Development of the US3D code for advanced compressible and reacting flow simulations

Research output: Chapter in Book/Report/Conference proceedingConference contribution

133 Scopus citations


Aerothermodynamics and hypersonic flows involve complex multi-disciplinary physics, including finite-rate gas-phase kinetics, finite-rate internal energy relaxation, gas-surface interactions with finite-rate oxidation and sublimation, transition to turbulence, large-scale unsteadiness, shock-boundary layer interactions, fluid-structure interactions, and thermal protection system ablation and thermal response. Many of the flows have a large range of length and time scales, requiring large computational grids, implicit time integration, and large solution run times. The University of Minnesota / NASA US3D code was designed for the simulation of these complex, highly-coupled flows. It has many of the features of the well-established DPLR code, but uses unstructured grids and has many advanced nu- merical capabilities and physical models for multi-physics problems. The main capabilities of the code are described, the physical modeling approaches are discussed, the different types of numerical flux functions and time integration approaches are outlined, and the parallelization strategy is overviewed. Comparisons between US3D and the NASA DPLR code are presented, and several advanced simulations are presented to illustrate some of novel features of the code.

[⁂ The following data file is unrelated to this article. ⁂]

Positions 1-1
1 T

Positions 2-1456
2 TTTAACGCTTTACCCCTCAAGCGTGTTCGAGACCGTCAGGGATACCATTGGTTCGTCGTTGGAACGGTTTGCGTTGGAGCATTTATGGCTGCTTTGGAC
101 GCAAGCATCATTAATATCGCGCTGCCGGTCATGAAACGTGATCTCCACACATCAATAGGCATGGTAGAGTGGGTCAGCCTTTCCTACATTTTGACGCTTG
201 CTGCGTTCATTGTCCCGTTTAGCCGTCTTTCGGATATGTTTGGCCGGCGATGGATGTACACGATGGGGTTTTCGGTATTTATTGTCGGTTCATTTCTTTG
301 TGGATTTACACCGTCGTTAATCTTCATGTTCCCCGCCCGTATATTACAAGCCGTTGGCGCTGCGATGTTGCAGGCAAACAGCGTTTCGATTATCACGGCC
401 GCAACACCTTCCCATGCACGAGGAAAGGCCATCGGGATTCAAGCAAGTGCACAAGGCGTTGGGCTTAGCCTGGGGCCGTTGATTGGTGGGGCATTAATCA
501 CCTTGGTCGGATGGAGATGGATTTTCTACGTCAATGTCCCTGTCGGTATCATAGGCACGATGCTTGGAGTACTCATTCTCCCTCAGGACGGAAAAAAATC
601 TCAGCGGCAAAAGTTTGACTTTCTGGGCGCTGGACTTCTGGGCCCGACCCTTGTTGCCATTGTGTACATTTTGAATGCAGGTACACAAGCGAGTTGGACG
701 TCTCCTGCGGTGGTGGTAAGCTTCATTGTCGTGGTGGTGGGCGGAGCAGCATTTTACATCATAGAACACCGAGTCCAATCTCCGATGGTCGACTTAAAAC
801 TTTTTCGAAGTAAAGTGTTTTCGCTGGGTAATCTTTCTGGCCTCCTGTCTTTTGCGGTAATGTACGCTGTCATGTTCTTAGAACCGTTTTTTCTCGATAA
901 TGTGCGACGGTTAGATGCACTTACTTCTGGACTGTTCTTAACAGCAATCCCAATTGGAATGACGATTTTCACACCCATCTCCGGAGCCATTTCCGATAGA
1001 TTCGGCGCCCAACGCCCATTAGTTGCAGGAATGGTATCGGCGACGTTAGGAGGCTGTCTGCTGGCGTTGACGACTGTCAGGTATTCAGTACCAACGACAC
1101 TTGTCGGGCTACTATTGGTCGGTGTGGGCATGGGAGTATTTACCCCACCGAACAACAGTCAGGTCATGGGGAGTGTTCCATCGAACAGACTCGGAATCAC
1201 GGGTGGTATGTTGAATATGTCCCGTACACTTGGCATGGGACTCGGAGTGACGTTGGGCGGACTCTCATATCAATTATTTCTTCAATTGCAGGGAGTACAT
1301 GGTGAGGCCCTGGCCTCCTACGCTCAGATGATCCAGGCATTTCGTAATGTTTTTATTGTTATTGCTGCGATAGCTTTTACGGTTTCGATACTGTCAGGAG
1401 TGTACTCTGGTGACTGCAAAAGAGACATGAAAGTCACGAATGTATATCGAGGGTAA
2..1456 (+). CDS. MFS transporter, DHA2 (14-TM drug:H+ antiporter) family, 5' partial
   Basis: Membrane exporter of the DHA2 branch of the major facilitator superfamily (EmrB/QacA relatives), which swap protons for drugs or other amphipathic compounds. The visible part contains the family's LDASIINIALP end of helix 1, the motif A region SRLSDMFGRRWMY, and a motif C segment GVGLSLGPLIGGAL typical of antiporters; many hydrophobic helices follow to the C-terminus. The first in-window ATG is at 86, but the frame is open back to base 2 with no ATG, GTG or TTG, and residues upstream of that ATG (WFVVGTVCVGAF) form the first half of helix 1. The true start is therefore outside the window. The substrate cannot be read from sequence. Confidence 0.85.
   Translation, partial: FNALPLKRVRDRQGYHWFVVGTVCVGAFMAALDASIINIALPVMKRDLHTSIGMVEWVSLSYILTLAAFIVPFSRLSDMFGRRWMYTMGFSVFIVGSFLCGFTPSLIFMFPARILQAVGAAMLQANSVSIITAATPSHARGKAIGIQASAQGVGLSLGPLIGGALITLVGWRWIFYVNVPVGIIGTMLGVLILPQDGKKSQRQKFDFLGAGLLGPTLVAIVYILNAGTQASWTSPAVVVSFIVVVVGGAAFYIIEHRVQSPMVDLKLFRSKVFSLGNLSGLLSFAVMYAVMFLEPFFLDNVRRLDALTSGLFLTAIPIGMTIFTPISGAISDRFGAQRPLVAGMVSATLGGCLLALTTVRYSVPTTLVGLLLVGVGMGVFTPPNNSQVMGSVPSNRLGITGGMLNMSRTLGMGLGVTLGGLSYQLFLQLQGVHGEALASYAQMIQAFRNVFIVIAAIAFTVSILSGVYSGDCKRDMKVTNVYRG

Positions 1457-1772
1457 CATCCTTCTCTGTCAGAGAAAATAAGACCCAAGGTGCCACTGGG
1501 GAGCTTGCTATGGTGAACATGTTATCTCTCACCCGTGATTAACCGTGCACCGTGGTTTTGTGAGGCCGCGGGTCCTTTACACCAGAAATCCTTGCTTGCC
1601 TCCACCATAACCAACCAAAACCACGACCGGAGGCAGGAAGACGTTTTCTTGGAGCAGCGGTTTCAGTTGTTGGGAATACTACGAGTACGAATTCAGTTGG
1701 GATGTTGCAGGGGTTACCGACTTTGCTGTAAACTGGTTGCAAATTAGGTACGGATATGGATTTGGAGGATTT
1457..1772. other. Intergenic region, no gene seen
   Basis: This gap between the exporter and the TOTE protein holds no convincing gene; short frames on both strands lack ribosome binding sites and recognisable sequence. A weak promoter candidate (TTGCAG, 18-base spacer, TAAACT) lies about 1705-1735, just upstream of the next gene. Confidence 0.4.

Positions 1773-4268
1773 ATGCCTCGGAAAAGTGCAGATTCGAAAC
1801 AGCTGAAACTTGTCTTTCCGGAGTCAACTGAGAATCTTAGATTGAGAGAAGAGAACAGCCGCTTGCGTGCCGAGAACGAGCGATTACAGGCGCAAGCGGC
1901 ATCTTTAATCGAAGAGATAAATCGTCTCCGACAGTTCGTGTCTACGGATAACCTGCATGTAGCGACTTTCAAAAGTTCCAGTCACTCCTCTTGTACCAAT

Original languageEnglish (US)
Title of host publication53rd AIAA Aerospace Sciences Meeting
PublisherAmerican Institute of Aeronautics and Astronautics Inc, AIAA
ISBN (Print)9781624103438
StatePublished - 2015
Event53rd AIAA Aerospace Sciences Meeting, 2015 - Kissimmee, United States
Duration: Jan 5 2015Jan 9 2015

Publication series

Name53rd AIAA Aerospace Sciences Meeting


Other53rd AIAA Aerospace Sciences Meeting, 2015
Country/TerritoryUnited States

Bibliographical note

Funding Information:
We would like to thank Joseph Brock, Eric Stern, and Loretta Trevi?o for providing simulation results for the paper. This work was sponsored by the Air Force Office of Scientific Research under grants FA9550-10- 1-0563 and FA9550-12-1-0064, the Department of Defense National Security Science & Engineering Faculty Fellowship, and NASA through the Fundamental Aeronautics Program. The Department of Defense HPCMO PETTT Program supported the development of the node-based partitioning. Model development was supported by the NASA Entry Systems Modeling Project within the Game Changing Development Program. Dr. Barnhardt is supported through NASA Contract NNA10DE12C with ERC Inc. The views and conclusions contained herein are those of the authors and should not be interpreted as necessarily representing the official policies or endorsements, either expressed or implied, of the funding agencies or the U.S. Government.

Publisher Copyright:
© 2015 by Graham V. Candler.


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